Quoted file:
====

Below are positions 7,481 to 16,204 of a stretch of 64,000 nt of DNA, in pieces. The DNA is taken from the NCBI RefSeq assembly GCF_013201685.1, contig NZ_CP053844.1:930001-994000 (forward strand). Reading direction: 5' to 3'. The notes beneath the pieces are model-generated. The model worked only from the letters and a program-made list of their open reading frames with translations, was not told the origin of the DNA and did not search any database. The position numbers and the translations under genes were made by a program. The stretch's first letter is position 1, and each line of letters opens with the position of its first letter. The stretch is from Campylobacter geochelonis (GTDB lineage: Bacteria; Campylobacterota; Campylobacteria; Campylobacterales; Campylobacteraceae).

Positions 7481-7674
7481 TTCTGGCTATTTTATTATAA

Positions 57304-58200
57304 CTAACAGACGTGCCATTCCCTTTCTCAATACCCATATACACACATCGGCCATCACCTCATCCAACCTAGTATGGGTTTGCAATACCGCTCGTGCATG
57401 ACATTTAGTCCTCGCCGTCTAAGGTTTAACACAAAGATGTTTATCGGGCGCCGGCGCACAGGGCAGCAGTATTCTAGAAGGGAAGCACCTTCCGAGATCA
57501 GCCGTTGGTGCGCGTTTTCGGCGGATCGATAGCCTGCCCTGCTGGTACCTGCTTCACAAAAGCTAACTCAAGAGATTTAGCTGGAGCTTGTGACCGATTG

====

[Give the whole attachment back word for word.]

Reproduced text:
Below are positions 7,481 to 16,204 of a stretch of 64,000 nt of DNA, in pieces. The DNA is taken from the NCBI RefSeq assembly GCF_013201685.1, contig NZ_CP053844.1:930001-994000 (forward strand). Reading direction: 5' to 3'. The notes beneath the pieces are model-generated. The model worked only from the letters and a program-made list of their open reading frames with translations, was not told the origin of the DNA and did not search any database. The position numbers and the translations under genes were made by a program. The stretch's first letter is position 1, and each line of letters opens with the position of its first letter. The stretch is from Campylobacter geochelonis (GTDB lineage: Bacteria; Campylobacterota; Campylobacteria; Campylobacterales; Campylobacteraceae).

Positions 7481-7674
7481 TTCTGGCTATTTTATTATAA

Positions 57304-58200
57304 CTAACAGACGTGCCATTCCCTTTCTCAATACCCATATACACACATCGGCCATCACCTCATCCAACCTAGTATGGGTTTGCAATACCGCTCGTGCATG
57401 ACATTTAGTCCTCGCCGTCTAAGGTTTAACACAAAGATGTTTATCGGGCGCCGGCGCACAGGGCAGCAGTATTCTAGAAGGGAAGCACCTTCCGAGATCA
57501 GCCGTTGGTGCGCGTTTTCGGCGGATCGATAGCCTGCCCTGCTGGTACCTGCTTCACAAAAGCTAACTCAAGAGATTTAGCTGGAGCTTGTGACCGATTG